Saturday, 17 January 2009

Analysis paralysis

Paralysis is what happens when you come to qualitative analysis. It's the weakest part of what they teach you - how to analyse qualitative data. As I work my way through with
I think it all feels as qualitative an approach to analysis as the data that I'm analysing. And the analysis is only another layer on top of what is already there - it's my view of the interviewees' views.

I think I learned a more about analysis of these sort of soft systems when I was tutoring systems (T301) years ago. Checkland's approach included identifying climate, process, facts, structure and queries, but it was the climate and process that revealed the issues. Even Miles and Huberman have picked up on those two.

So I have a framework that gave me my interview questions from which I've elicited data, and the main thing now is to explain how I've found these themes, or found any findings. I have to make the links back and that's the hardest bit - writing coherent and logical links. Perhaps it's my writing that is paralysed.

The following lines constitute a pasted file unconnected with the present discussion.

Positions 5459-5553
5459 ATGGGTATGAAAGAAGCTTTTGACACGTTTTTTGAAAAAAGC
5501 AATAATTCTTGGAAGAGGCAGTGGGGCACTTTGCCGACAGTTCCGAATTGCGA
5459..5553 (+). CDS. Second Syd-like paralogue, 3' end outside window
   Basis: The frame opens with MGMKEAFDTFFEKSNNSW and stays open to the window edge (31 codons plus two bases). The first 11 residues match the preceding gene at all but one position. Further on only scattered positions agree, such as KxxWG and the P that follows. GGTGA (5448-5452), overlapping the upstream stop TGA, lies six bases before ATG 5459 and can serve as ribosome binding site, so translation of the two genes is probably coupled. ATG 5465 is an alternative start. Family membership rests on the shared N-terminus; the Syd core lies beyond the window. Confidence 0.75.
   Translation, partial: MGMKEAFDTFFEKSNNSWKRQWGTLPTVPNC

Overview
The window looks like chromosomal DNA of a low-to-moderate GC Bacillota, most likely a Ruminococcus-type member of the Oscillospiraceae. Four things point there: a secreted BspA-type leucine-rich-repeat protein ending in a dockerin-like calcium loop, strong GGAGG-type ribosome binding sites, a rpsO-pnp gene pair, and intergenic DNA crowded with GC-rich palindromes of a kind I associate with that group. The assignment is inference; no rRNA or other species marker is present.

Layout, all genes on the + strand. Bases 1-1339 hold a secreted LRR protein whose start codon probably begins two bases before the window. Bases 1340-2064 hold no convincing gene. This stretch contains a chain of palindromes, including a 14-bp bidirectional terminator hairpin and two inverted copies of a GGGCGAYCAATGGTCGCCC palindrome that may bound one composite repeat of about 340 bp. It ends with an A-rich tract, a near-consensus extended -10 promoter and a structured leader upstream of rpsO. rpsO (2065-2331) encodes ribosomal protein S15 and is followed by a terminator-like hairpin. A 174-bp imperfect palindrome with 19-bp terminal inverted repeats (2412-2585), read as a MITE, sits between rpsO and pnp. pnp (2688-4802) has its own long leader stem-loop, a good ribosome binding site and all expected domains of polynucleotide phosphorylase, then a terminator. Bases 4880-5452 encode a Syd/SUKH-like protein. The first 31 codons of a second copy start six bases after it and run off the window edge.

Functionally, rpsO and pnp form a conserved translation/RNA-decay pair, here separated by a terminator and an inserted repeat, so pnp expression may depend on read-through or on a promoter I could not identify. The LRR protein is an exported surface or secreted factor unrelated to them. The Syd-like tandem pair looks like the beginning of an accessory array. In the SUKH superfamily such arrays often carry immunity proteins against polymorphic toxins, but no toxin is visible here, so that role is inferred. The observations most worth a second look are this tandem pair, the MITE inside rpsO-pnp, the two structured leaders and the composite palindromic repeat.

Miles, M. B. and Huberman, A. M. (1994) Qualitative data analysis : an expanded sourcebook, (2nd Edn), Sage Publications, Thousand Oaks. 758
Peled, D. A. (2001) 'Outsourcing and Political Power: Bureaucrats, Consultants, Vendors and Public Information Technology', Public Personnel Management, 30 (4), pp. 495. 475

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